into the back of the shot. Deep focus allows Welles to play a trick of perspective. Behind Kane on the
wall is a window that seems to be of average size. But as he walks toward it, we see it is further away and
much higher than we thought. Eventually he stands beneath its lower sill, shrunken and diminished. Then
as he walks toward us, his stature grows again. Of course, all films are capable of this kind of mis-enscene or visual-narrative commentary but Kane employs it more than most. Find three examples of this
sort of narrative commentary and analyze them with an eye to their relevance to the meaning of the film.
The characters interviewed by Thompson, each in their way, are participants in the drama that the camera
reveals as they begin to tell their story. They are not changed in a decisive way simply by witnessing
events, and their words to Thompson (including the written words of Walter Parks Thatcher) are simply
an incitement to the camera to reveal what has happened independently of their speech, sometimes, as we
noted above, showing what the person being interviewed cannot have seen. (The famous judgement of
the stage-hand in the flies, who holds his nose when Susan sings is an instance.) But Gatsby is narrated
by a character who is changed by what he witnesses. We have no access to the thoughts of Gatsby, the
protagonist of the novel, unless he relays them to Nick Carraway, a first-person narrator. A character
observed extensively from within who observes the major figure of a story (in Nick's way) sometimes
provides a narrated equivalent of what in ancient drama is the chorus. Such figures can be considered
choral figures; they observe the events of the story, suffer with the major characters, are affected by what
they see, and comment on its meaning of the action, but they are not the true protagonists. Film does not
much run to choric figures (except, from time to time, for comic effect) but the dead Gillis, as opposed to
the live one, might be considered a choric figure in Sunset Boulevard. Comment on the use of the choric
device in Gatsby in any way that illuminates the character or intention of the text.
It has been often said: Gatsby is more than a Midwesterner come East. The story of his dream together
with his Aheightened sensitivity to the promises of [email protected] are those of America itself, and his tremendous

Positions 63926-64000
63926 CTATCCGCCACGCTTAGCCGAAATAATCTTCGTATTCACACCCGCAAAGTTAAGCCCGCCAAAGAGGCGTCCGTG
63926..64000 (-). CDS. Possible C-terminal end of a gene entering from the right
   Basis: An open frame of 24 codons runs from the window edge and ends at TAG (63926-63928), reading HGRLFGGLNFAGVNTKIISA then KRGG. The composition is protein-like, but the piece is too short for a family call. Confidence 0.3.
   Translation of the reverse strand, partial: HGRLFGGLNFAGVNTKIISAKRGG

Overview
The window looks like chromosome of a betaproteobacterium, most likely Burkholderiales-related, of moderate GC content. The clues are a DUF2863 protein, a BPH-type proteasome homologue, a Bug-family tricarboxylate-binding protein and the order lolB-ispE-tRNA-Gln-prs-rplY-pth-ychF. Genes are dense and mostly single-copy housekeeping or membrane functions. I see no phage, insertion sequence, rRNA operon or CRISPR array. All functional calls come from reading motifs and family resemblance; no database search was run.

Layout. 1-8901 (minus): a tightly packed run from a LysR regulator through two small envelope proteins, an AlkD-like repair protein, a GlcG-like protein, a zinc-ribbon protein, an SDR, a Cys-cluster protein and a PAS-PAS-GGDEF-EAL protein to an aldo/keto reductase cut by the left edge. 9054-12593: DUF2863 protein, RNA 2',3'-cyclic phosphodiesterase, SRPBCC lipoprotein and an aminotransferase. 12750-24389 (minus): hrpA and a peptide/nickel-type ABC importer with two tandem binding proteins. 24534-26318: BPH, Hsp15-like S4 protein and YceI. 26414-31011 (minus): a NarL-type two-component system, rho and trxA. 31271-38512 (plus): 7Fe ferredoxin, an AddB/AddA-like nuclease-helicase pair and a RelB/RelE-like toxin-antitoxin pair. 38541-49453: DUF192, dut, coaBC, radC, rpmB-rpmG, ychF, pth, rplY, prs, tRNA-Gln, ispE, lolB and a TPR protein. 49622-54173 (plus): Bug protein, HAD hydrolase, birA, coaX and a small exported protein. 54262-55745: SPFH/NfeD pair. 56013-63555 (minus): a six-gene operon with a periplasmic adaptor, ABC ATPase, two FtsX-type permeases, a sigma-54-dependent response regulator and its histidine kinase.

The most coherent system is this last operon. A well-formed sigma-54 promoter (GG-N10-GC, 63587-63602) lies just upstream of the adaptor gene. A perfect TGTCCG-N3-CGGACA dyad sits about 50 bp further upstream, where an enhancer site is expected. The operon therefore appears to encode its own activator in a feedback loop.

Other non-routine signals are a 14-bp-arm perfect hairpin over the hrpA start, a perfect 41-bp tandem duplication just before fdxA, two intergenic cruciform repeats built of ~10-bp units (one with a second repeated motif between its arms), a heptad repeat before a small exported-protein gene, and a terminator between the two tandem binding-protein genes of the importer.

and misled hope is that of mankind itself. Pretty extreme, isn't it, to say this of a crook who fixed his
dream on a rather weak-willed young woman from an upper-class family in Wisconsin? What in the
text's language of description would justify such a remark?
Nick Carraway begins his tale with a remark of his father's, who is urging tolerance of those not born with
advantages; at the same time, his father has suggested that Aa sense of the fundamental decencies [of life]
is parceled out unequally at [email protected] This last view Nick identifies as snobbish. Is it? Almost
immediately, Nick speaks of Gatsby as representing Aeverything for which I have an unaffected [email protected]
What is the source of this judgment? Does the novel share this scorn and the view that it is snobbish to
think that fundamental decencies are parceled out unevenly at birth? Gatsby is someone who tries to deny
his birthBto think that his parents aren't really his parents. The first four paragraphs of the novel set out
the character of the narrator and his view of his subjectBGatsby. Relate them in any way to the concerns
of the novel.
Nick has his own story. He ran away from entanglements in the Midwest and returns, fleeing from what
he finds in the East. Why does he throw over Jordan Baker? She accuses him of dishonesty in their final
meeting. He early said of himself, AI am one of the few honest people I have ever [email protected] somewhat
absurd phrase, when put in the first person. (Compare: AHe was the most honest person I have ever
[email protected]). How does Nick observe? How does he relate to people? Discuss Nick in the light of his
fitness to be chronicler and final judge of Gatsby's worth and Gatsby's fate.
Compare and contrast Jay Gatsby and Eugène de Rastignac as young men on the make, people not born to
importance in society (although Eugène has the kind of birth that once carried position along with it)
who are stirred by a notable form of ambition to achieve it.
The last four paragraphs of The Great Gatsby are usually taken to be a key to the novel's meaning.
Review its imageryBthe green light, the boats losing headway, the fresh green breast of the new world, the
dark fields of the republicBand relate them to your understanding of the force of the story.